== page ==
Accused murderer cleared after he explains his wife accidentally set herself on fire

A husband accused of killing his partner by setting her alight was cleared of murder after he claimed she accidentally set herself on fire as she cooked him porridge.

Kaltoun Saleh, 43, spent six weeks in a specialist burns unit following the blaze at Noll House on the Andover Estate, in Finsbury Park, north London, on July 5 last year.

Her husband Abdi Quule, 48, was found at the scene of the fire and treated for burns.

Ms Saleh died of her injuries on August 21 and Quule, was charged with her murder.

The prosecution alleged the cabbie killed Ms Saleh after she confronted him about his other wife in Somalia.

But Quule was cleared of murder by an Old Bailey jury after claiming his wife had been wearing a long Somalian robe and was cooking porridge when the fire started.

Jacob Hallam, QC, prosecuting, had told the court that on the night of the blaze, two separate neighbours heard loud arguing voices, then five loud bangs.

They then heard screaming and a female voice shouting for water at around 2:45am.

Mr Hallam said: ‘They were arguing for some time and at some intensity a few minutes before she was burning.’

Samples of white spirit were found on a pair of the defendant’s discarded jeans, the court heard.

‘Members of the emergency services notice that strong smell of accelerant,’ Mr Hallam added.

‘They noticed in the house and on Kaltoun, suspecting it had been poured down her front.’

Jurors heard how Quule told police that he arrived home and his wife was cooking porridge.

‘He said she had been decorating and she had been wearing a long Somalian dress,’ Mr Hallam said.

‘She was cooking porridge in the kitchen when she called for help that she was on fire.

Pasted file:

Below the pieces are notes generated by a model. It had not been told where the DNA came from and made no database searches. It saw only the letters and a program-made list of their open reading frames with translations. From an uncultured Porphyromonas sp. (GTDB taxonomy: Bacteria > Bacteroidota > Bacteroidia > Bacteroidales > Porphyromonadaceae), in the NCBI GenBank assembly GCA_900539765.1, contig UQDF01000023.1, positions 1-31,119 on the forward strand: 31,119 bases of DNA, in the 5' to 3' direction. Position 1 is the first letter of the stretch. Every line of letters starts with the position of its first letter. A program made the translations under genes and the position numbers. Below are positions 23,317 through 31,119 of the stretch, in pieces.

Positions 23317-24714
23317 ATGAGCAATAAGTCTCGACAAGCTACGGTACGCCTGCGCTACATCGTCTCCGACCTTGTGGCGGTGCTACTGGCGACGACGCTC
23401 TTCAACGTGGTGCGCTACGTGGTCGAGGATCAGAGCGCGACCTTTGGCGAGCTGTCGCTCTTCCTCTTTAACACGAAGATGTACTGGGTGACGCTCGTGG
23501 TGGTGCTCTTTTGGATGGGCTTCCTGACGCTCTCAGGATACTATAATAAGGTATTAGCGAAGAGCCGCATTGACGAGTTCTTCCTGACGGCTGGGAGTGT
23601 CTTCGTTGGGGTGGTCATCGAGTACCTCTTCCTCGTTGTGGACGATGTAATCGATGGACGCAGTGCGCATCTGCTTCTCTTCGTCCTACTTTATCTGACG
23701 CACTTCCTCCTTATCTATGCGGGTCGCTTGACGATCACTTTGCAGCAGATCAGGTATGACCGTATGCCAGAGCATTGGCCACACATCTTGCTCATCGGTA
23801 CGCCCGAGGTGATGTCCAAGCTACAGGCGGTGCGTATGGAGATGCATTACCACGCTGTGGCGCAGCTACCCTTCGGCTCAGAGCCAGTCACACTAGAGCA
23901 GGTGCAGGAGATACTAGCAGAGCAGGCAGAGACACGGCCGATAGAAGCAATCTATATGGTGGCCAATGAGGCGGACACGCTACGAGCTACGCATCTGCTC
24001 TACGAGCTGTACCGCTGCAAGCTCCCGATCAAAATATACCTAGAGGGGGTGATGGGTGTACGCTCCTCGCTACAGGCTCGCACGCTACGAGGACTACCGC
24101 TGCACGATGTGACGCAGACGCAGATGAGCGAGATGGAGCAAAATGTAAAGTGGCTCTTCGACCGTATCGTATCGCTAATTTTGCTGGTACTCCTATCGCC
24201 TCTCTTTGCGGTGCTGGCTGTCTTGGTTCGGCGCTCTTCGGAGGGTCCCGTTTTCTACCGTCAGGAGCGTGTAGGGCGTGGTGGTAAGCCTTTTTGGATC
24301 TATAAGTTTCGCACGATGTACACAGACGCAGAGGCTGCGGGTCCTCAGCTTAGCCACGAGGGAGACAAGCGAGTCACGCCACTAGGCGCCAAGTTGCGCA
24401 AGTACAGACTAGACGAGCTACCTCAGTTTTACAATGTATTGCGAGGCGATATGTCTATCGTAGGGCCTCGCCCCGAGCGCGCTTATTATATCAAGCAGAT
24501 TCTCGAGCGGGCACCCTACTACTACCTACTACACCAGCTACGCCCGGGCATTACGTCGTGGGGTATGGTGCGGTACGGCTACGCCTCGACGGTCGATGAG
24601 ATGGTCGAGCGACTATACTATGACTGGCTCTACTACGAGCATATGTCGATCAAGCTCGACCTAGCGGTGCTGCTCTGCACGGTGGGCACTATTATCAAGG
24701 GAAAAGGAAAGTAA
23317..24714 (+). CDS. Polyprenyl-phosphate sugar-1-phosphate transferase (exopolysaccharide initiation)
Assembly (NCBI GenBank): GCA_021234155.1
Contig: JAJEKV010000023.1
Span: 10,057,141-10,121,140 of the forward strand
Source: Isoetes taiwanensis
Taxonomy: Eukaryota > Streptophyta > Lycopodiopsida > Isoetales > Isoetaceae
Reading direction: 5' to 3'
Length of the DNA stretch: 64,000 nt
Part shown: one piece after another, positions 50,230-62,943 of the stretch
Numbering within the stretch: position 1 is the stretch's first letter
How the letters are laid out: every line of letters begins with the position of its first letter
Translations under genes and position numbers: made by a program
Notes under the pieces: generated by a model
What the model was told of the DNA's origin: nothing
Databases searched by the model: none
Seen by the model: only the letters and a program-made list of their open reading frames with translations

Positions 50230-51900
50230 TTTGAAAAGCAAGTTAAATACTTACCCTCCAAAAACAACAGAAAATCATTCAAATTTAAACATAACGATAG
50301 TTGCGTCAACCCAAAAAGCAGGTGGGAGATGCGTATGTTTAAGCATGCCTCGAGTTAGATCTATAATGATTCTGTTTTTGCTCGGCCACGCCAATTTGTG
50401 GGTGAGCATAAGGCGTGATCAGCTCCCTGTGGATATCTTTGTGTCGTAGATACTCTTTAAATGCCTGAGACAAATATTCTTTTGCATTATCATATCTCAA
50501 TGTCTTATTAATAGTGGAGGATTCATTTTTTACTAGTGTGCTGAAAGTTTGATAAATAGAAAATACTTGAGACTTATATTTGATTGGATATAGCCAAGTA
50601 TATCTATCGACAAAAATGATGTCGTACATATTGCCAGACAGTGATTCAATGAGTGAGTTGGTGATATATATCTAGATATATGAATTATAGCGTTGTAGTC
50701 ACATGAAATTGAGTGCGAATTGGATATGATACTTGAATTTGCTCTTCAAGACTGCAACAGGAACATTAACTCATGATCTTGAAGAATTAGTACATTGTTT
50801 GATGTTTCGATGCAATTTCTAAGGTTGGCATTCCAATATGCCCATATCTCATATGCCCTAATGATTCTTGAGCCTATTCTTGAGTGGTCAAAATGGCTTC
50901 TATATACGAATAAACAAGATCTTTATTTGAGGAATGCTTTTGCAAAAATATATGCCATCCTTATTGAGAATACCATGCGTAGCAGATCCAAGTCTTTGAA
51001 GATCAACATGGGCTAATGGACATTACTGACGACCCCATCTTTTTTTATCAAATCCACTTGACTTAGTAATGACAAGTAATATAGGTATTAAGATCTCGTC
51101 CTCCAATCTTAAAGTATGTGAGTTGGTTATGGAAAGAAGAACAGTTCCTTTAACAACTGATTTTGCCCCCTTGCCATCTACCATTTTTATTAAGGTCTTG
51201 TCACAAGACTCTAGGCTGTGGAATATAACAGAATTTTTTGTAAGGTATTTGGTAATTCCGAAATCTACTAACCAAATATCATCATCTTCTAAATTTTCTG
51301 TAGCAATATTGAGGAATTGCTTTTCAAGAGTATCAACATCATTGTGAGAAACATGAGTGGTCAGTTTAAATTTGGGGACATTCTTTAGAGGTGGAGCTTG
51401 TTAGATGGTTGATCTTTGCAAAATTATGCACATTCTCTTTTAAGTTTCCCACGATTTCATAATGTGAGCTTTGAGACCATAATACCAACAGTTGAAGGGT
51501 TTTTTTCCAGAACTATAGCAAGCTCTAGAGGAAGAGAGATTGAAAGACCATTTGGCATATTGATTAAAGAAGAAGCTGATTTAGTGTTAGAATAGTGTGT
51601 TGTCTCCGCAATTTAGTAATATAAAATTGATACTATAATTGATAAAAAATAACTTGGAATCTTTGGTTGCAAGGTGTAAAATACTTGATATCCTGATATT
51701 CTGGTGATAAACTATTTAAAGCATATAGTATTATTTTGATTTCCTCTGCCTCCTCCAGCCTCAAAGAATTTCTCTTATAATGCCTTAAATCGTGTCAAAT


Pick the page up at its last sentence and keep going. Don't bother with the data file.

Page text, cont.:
‘He described the fire as starting at her feet.

‘He described how he tried to help her, which is how he burned himself.’

‘The defendant denies arguing with his wife, and said this simple did not happen.’

Giving evidence Quule explained his wife had been using white spirit to clean her paint brushes that day and had also been lighting incense sticks.

Quule said: ‘I did not even know about white spirit was when the police explained it to me.

‘Then I realised she used it to clean the house – the floor and her brushes.

Mr Quule claimed he had never touched the white spirit before but his wife used it to clean the kitchen floor.

‘As it was in the kitchen, that must have been how it got onto my trousers.’

‘I fell onto my her,’ he said.

‘This was when the excess of the burning had gone down, and my wife was on the floor.

Asked why he fell on her, he replied: ‘It was my wife, I was kissing her. I was grieving because of what was happening.

‘She was shouting turn it off, turn it off.

‘My wife was very heavy. She was a very big lady,’ he added.

Mr Hallam asked him: ‘What were you arguing about?’

He replied: ‘I did not argue and I did not pour spirit on her.

‘I did not have a reason to put spirit on her and I would not have even known what effect the spirit would have.

Mr Hallam said: ‘But you did know how people in your community would cover themselves in liquid and set themselves on fire?

He replied: ‘Yes but they would use petrol and gas, not spirit.’

Quule, of Noll House, Corker Walk, Finsbury Park, north London, denied murder and was cleared by the jury of eight men and four women after an eight day trial.

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